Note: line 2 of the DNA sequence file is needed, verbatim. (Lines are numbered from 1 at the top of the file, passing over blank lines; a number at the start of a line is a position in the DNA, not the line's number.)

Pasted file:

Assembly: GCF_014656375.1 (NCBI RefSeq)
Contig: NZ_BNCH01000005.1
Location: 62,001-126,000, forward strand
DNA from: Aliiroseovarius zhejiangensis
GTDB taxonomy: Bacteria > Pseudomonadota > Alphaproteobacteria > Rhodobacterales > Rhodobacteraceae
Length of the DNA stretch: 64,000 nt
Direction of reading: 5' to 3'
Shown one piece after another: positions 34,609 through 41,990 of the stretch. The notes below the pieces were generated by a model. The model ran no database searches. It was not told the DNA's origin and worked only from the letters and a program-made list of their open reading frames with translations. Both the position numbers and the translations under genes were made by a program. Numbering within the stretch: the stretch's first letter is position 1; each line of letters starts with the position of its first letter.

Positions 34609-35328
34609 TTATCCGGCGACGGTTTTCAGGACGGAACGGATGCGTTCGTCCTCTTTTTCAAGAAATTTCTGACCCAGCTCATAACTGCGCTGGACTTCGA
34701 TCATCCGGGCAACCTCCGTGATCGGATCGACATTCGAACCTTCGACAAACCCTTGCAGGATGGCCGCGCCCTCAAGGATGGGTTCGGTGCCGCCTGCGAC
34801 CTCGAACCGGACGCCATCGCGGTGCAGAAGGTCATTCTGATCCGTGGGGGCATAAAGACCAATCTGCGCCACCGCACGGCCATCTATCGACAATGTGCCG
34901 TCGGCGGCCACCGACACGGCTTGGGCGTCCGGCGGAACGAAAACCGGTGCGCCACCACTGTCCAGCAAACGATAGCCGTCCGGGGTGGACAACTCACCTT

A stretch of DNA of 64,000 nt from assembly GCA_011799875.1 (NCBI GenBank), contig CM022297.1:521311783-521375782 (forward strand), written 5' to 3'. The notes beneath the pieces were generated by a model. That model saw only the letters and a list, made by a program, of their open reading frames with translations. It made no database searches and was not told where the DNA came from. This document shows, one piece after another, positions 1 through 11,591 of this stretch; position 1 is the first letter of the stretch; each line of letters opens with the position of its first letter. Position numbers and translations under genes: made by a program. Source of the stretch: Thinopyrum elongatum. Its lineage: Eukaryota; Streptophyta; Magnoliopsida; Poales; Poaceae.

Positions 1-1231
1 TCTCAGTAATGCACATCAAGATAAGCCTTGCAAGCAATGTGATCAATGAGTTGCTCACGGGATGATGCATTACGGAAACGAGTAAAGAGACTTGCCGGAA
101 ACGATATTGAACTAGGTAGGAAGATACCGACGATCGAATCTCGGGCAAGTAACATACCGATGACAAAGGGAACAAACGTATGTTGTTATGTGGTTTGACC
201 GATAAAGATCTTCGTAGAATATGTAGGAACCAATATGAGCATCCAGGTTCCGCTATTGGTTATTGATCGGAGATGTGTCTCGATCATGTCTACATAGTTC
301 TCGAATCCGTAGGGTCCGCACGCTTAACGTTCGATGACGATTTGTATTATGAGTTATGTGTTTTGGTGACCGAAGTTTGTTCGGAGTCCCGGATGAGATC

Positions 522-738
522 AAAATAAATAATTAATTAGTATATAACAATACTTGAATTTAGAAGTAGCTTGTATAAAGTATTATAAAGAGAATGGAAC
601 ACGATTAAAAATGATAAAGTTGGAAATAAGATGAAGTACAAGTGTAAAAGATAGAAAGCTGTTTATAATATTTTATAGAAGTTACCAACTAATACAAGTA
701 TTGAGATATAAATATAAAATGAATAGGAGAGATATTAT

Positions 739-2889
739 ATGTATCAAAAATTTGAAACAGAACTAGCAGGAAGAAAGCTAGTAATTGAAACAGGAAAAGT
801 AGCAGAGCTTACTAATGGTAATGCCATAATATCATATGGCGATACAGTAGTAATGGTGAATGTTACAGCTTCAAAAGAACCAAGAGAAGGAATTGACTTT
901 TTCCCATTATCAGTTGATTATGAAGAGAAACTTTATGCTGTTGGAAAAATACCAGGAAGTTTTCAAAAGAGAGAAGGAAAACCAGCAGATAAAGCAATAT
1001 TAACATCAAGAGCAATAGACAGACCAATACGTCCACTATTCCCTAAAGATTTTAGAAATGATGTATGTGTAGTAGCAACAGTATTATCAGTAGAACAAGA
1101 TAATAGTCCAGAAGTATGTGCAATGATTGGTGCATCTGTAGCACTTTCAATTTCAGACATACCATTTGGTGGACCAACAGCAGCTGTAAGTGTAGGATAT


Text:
Contig: NZ_BNCH01000005.1